For most of us, alas, this cellar belongs in the realm of fantasy. Most modern dwellings have a shortage of storage space of any kind, let alone somewhere cool, dark, quiet, slightly damp and roomy enough for a cache of bottles. Garden sheds and all but the most protected outbuildings are unsuitable in the British climate because of the danger of the temperature’s dropping below -4 °C (25 °F). The main problem with most possible indoor places, on the other hand, is that they are too warm. Central heating boilers tend to be put wherever there is spare storage space, which rules out storing wine there – unless the boiler can be insulated. Insulation of this sort is generally the key to establishing some decent permanent territory for a large wine collection, whether of a basement, an attic, or a slice of a room which becomes a walk-in wine cellar. Many people will be unwilling to make this much commitment however and are really looking for somewhere to store a dozen or two bottles. They could be kept in an attic, basement or corner of a spare-room under an insulation blanket, or even in an old fireplace or possibly under the stairs. It is useful if possible to keep a bowlful of water on the ground near the wine to keep the humidity level up.

Bottles can be stored in wooden wine cases, or those made from the strongest cardboard, so long as the corks are kept damp. A proper wine rack will last longer and can be made to any shape you specify. Double depth models can be useful and you can design your own cellar with cellarmaison.com. The worst place to store wine (a fact unbeknown to many kitchen designers) is by a cooker or on top of a fridge where there are frequent blasts of hot air.

If you are serious about wine you can buy an ‘artificial cellar’, a temperature- and humidity-controlled cabinet like a refrigerator which keeps reds and whites at pre-ordained temperatures in different parts of it. It is also possible to buy a spiral cellar which can be sunk into a specially excavated hole under ground level, but the installation can be messy. Key ‘spiral cellar’ into the general search box for extensive coverage of these facilities of which I, for one, have one.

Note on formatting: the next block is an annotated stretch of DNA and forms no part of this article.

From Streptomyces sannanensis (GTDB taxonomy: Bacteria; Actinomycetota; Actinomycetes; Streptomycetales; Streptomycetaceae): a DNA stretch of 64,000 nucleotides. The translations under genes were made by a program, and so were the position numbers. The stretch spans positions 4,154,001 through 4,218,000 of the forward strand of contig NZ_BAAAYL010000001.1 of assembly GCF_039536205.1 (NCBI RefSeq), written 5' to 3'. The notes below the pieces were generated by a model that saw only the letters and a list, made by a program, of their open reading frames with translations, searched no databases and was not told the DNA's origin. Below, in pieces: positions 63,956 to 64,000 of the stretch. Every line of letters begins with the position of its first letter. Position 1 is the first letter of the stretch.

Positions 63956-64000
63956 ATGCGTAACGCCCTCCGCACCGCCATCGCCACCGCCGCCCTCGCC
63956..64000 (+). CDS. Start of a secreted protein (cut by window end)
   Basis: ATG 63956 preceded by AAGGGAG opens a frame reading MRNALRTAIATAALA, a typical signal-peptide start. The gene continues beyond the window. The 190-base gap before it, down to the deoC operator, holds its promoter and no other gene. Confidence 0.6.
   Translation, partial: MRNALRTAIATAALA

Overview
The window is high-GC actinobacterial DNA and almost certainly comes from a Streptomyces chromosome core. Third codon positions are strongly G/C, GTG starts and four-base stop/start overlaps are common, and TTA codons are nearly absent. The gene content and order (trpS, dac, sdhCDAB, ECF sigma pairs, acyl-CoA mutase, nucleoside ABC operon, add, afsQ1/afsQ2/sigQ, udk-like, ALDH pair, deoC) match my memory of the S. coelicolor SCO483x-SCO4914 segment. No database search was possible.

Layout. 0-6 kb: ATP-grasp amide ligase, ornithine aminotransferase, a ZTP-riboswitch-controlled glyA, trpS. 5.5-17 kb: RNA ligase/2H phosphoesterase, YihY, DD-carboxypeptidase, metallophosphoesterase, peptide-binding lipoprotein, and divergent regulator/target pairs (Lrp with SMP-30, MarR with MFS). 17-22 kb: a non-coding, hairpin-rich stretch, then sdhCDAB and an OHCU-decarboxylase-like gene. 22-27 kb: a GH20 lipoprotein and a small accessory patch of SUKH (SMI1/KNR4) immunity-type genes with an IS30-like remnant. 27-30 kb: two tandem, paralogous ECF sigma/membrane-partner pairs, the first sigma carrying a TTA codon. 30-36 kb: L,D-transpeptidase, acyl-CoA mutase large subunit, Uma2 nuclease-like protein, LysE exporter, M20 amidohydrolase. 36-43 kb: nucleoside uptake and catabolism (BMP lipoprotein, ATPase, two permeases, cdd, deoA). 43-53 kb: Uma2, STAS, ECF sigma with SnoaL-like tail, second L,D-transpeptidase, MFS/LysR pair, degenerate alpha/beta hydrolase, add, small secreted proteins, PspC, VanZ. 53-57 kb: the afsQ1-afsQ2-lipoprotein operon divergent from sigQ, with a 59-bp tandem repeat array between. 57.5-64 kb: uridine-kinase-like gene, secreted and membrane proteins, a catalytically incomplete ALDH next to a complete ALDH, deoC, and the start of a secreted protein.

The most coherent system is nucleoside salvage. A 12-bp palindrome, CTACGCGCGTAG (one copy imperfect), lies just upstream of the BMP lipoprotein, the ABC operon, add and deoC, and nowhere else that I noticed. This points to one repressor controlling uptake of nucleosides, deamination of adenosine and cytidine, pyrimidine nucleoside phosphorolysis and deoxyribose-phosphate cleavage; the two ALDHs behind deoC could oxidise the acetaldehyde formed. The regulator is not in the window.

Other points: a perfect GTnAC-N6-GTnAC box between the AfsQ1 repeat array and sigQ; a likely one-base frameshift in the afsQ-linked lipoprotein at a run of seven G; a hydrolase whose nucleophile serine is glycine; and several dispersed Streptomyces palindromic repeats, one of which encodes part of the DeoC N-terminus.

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Thinking Outside The Box For Office Space

Thinking Outside The Box For Office Space

24Sooner or later, a business owner will have to decide whether they’re going to buy their own office space. This is often misinterpreted as the ‘next step forward’ – a logical advancement for any company which can afford to make it.

However, the truth is that plenty of thriving businesses continue to rent their office space with Occupa, choosing never to buy at all. Here are just a few reasons why you should think about following their lead.

The one great, looming, nail-biting problem associated with buying your own office space is the large investment of capital which is involved in doing so. Capital is normally better invested in the business itself rather than in the building in which it operates, and commercial mortgages will typically require you to stump up around 25% of the asking price, while still exposing you to possible increased interest rates in the future.

If that just doesn’t account for enough of your money, then you’ll be thrilled to remember that legal bills will also need to be paid. Of course, who doesn’t enjoy giving money to lawyers? In contrast, renting an office involves very little in the way of upfront costs. The most you’ll normally be required to pay is a security deposit, but that expense won’t come close to the amount you’d need when buying. Also, that’s a deposit, not a payment, so you’re apt to get most of it back when you leave the building. There’s also the possibility of offsetting that cost through the rent-free periods which many office leases include at the start of longer contracts. The only thing better than low upfront cost is no upfront cost.